The modern campaign unfolds across a range of different media platforms and outlets. This past week, the Democratic candidates learned about radio. NPR hosted the first radio-only presidential debate since 1948 and at least one of the candidates showed how little he understood the medium. In what may be the most memorable exchange during the debate, Dennis K. Kucinch held up a pie chart to explain the perceived inadequacies of Howard Dean’s plans for balancing the budget. The announcer interceded to explain to listeners at home, “Congressman Kucinich is holding up a pie chart, which is not truly effective on the radio.” The congressman responded, “Well, it’s effective if Howard can see it.”
One wonders how this exchange might be related to ongoing attempts by liberal Democrats to form their own talk radio network to combat the growing power of right wing talk show hosts, such as Rush Limbaugh or Sean Hannity. Four of the five biggest talk show radio audiences belong to conservative broadcasters and Clear Channel has built up the largest national radio network on the backs of such right wing programs.
Earlier this week, at about the same time Democrats were bringing visual aids to a radio-only debate, the Boston Globe ran a story about Mark Walsh, former AOL executive and former technology director to the Democratic party, who is trying to form a left-wing talk show network, which would include many high profile liberal activists among its key participants. Long time observers of the broadcast industry question whether such a plan will work: right wing talk took years to develop, building up from grassroots efforts in local markets, before it could become a national phenomenon. Except for NPR and Pacifica, the left has shown little or no interest in radio as a medium, has not built up personalities who understand how to communicate their ideas through this channel, has not cultivated listeners who are interested in their ideas, and has not developed a rhetorical style engaging and entertaining enough to work in these markets.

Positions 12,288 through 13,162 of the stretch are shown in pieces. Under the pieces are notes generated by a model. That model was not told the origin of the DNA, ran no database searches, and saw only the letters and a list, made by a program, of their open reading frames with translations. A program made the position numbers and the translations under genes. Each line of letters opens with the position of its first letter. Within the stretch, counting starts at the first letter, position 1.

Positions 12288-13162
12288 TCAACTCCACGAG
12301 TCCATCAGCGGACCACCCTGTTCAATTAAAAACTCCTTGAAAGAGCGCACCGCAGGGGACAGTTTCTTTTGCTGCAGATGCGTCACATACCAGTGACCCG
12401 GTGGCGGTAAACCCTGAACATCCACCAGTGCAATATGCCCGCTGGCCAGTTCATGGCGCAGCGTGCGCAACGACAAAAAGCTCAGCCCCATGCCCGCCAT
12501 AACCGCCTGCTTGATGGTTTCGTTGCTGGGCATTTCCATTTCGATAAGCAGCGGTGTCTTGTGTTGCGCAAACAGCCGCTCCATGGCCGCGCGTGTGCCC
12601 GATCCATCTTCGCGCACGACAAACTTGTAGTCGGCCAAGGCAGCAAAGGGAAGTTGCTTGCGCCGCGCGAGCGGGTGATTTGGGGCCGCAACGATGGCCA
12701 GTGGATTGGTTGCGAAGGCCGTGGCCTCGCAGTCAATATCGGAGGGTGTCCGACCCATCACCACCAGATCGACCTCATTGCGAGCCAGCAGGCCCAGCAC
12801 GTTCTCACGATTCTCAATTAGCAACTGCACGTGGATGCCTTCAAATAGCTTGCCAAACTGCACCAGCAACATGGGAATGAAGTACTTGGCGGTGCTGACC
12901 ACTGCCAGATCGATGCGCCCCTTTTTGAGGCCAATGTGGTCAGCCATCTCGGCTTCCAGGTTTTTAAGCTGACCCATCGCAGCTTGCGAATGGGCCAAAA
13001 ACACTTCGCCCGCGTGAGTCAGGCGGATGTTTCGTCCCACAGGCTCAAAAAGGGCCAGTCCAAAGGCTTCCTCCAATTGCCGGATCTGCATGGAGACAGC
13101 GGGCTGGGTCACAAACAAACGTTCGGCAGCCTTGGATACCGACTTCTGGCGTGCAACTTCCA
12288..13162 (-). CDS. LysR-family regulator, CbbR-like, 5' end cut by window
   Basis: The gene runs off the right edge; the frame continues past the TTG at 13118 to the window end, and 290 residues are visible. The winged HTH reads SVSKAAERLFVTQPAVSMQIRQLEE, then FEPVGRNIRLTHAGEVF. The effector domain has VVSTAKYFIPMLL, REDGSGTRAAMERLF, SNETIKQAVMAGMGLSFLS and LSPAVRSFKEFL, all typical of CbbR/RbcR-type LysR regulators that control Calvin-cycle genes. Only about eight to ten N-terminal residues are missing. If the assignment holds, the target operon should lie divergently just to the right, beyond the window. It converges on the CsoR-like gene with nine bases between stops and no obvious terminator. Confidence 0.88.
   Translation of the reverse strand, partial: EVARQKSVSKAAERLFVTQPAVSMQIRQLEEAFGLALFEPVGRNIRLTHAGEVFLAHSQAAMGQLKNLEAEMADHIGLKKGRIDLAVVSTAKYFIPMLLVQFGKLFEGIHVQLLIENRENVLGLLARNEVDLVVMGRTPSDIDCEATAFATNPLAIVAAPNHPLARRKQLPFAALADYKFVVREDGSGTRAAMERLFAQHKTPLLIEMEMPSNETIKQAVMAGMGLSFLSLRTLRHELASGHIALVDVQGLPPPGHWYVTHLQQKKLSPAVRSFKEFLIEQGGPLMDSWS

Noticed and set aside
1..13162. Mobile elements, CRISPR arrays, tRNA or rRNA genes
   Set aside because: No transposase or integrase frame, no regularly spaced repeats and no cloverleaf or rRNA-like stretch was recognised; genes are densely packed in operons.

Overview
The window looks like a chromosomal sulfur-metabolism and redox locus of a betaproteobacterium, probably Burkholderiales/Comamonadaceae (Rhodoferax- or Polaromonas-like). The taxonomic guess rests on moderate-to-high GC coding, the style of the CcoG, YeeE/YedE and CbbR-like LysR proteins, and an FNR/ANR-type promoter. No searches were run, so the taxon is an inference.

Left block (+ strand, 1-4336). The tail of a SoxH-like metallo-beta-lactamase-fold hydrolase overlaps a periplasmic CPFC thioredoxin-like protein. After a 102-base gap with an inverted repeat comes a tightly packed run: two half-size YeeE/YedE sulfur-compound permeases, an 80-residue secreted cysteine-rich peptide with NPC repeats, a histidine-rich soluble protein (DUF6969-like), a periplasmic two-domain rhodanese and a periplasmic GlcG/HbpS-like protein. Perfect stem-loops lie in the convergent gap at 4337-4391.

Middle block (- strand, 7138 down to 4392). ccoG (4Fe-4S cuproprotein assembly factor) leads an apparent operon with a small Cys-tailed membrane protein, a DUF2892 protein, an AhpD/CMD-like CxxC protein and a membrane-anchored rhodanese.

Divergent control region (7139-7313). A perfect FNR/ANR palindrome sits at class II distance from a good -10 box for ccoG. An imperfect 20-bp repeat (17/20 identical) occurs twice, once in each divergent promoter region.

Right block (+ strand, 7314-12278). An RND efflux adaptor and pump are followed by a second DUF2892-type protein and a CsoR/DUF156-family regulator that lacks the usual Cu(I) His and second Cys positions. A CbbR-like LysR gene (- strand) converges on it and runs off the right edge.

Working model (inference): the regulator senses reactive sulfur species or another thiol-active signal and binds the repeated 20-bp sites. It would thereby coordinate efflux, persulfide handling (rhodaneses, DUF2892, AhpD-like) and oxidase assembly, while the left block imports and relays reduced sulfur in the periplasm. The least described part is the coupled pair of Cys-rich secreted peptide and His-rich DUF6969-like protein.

Radio has become so closely associated with the right that it is hard to remember that in the 1960s, the counterculture discovered “people’s radio” as an outlet for ideas that they could not get onto television, creating programs focused around a range of identity politics and antiwar movements. Most of the stations which emerged during that period have disappeared in the intervening decades. Today, the most successful attempts to present a left wing perspective through radio have come not through broadcast but via the internet. For example, OutrageRadio.com launched last year and has already built up an archive on interesting programs dealing with many different social policy topics. While it is unlikely to reach the same scale audiences as drive time broadcast radio, it may represent a useful training ground for the next generation of liberal broadcasters.
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